The lilacs and apple blossoms are everywhere this spring. My lupine is taller than ever and wears her multiple blooms with defiance. Colorado has had a moist May and Mother Nature has rewarded us with lush growth. A few days ago, Rob and I went for a ride on our tandem and rode past marshy areas loud with frog song. Last year felt dry and lacking in color, though this could have been the result of Covid and our lost year.

Late May in Colorado this year is unusually lovely. Greens are especially vibrant before the inevitable drought and dry weather will bring a dull cast to the ground and dust to rise from the ground with each footstep. 

But, this year? Is it just me or have you noticed the lilacs this year? Did they even bloom last year? 

Today it is pouring rain and we had a morning thunder storm with lightning strikes just a mile or so away. I can almost feel the lupines, tomatoes and Jupiter’s Beard growing taller and spreading their roots in the ground below. I pretend I can feel their fingers reaching deeper and deeper into the dirt, and strengthening their hold on the earth.The lupines reach straight to the sky on this cloudy and wet day, their nod to the east and west which I have learned is phototropism, at rest.

My lupines are a miracle. Our backyard was leveled, and their habitat trampled as we prepared the space for my studio and new landscaping. This spring, they returned, first sprouting through the boards of my studio deck and then she shot straight up right in front of my new work place. Lupines have root systems that grow horizontally, so I understand how she might have held on, but what is miraculous to me is that she is stronger, more elegant, more full of blooms than ever before. She deserves to live for as long as she chooses. This spring she launches as if renewed, despite last year’s turmoil and I borrow her confidence on difficult days, sharing pictures of her on social media, astounded at her resilience, learning from her.

Nearby creeks and trails are flooded, erosion creating deep divots in the soil which will harden once the sun comes out and make for a bumpy ride on my gravel bike. I love the rain. I love drinking coffee and reading the New York Times by lamplight while outside nature revels in the moisture.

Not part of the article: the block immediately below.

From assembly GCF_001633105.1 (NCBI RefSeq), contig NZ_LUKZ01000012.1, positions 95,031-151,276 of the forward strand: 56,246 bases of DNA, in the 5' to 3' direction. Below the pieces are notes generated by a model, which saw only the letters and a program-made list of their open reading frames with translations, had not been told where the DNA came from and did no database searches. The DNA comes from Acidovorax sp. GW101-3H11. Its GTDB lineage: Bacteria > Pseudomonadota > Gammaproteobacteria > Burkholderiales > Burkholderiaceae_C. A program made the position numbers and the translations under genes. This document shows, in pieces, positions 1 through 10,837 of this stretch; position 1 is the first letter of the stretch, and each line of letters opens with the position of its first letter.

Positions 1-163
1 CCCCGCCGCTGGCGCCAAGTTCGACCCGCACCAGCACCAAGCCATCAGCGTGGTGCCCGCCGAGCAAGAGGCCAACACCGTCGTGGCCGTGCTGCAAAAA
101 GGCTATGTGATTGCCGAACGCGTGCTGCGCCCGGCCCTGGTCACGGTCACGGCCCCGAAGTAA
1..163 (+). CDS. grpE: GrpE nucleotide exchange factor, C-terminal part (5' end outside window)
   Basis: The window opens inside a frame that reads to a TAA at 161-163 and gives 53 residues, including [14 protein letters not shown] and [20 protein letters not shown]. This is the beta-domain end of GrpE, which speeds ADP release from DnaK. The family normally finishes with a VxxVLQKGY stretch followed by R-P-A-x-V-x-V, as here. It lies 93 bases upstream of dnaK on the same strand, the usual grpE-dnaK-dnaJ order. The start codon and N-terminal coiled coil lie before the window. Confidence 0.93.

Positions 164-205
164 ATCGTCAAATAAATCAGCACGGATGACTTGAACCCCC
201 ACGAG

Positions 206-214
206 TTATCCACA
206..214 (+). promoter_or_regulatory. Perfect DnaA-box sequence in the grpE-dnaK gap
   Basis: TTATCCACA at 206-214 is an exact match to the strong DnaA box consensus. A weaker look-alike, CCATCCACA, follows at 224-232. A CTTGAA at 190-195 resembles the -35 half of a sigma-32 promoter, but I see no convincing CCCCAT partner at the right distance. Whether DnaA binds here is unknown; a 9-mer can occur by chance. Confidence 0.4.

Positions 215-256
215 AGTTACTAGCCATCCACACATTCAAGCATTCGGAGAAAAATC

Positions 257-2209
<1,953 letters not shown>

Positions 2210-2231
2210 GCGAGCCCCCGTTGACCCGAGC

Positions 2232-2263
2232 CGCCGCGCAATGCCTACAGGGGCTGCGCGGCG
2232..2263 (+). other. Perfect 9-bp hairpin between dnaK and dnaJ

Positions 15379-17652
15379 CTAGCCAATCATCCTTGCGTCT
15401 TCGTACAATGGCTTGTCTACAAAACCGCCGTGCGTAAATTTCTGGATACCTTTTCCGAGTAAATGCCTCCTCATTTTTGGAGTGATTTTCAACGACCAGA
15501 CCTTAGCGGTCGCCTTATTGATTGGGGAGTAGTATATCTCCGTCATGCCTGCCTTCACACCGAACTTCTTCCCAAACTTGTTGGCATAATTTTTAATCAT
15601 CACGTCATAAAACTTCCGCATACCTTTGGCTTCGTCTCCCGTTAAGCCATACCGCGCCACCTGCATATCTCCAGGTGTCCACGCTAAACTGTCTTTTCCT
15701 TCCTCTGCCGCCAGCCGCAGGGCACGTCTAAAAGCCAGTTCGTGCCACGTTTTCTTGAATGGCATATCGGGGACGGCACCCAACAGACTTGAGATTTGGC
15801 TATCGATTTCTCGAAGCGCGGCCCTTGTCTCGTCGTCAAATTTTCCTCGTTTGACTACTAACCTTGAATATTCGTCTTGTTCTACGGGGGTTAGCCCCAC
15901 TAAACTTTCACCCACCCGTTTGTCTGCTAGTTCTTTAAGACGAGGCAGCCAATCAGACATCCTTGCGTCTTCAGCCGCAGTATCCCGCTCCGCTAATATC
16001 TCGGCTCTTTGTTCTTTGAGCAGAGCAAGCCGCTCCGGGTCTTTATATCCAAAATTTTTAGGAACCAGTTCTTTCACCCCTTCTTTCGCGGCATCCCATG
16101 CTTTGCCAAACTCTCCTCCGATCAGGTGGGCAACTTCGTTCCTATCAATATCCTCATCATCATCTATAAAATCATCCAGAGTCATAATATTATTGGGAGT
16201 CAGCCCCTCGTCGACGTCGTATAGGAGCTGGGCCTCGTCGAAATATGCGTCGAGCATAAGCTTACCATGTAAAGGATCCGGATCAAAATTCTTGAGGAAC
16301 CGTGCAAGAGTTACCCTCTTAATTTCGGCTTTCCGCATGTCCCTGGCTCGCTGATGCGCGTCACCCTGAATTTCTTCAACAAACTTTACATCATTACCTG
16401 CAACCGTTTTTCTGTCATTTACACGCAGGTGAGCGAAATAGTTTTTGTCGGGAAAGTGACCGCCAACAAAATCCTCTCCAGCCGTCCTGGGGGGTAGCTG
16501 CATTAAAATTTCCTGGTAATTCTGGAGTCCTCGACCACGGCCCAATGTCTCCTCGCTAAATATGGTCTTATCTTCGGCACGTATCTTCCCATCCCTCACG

Rainy-DayI spend the day snuggled in a corner and every now and then I pull out my camera, aim it out the window, and depress the shutter. Rain invigorates, gives me permission to do nothing and I rest, sinking into a day of no plans or need to go anywhere.

I cannot recall such a vibrant spring since I moved to Colorado. Mostly, when I look back on 2020, I feel my lungs constrict with forest fire smoke and remember my desire for baggy linen dresses, to avoid the dry heat. We once went for a ride on the motorcycle when the air quality was in dangerous territory, usually a signal for me to remain home, inside with the windows up. But we were feeling trapped, between the pandemic, the hordes of visitors to Colorado’s mountains, and then the fires burning seemingly everywhere. The sky was gold at sunset, colors that were lovely, but that also signaled the devastation of forest and homes to our west.

Now those charred hillsides sit with blackened stumps and shadows, nothing grows. Sometimes the slopes look as if someone took a smokey charcoal crayon to the portion that burned, and the foothills do not glow with the sun.

Last night we had friends over for drinks and pizza. Just saying, ‘we had friends over’ is something that should be celebrated, toasted, recognized. We hugged, sat near one another and were not reluctant to pick from the same bowl of chips.

We should pause at this. We had friends over.

Is it a different weather pattern or is it simply the matter of a storm passing that causes the horizon to sparkle with clarity and something that feels like joy? Is it just the ebbing of a darkness that we could not shake last year, something we could not see beyond, the grimness of reality leaving soot and muck on the edges of our sunny days?

I don’t think I am a good witness to remembering last spring. My visit to my daughter’s outside of Boston, and the time I spent with my granddaughter is one of my clearest, and brightest memories. Ellie and I walked in the cool spring mornings of a New England May, and I would show her the water and taught her to be gentle with flowers. She was just shy of one and a half last May and giggled while tossing the sand in her sandbox at me. I laughed. She transported me from the heavy dreariness of a pandemic to the joy in a moment.

Children do such things. 

I cannot remember the lilacs, flooded creeks and culverts, the sound of frogs or the life outside my bedroom window that we experience these nights; the raccoons, coyotes, owls and foxes. I don’t believe such things existed last May.

Did they?

And have you noticed the lilacs lately? Did you see my lupines? Oh my, yes, yes.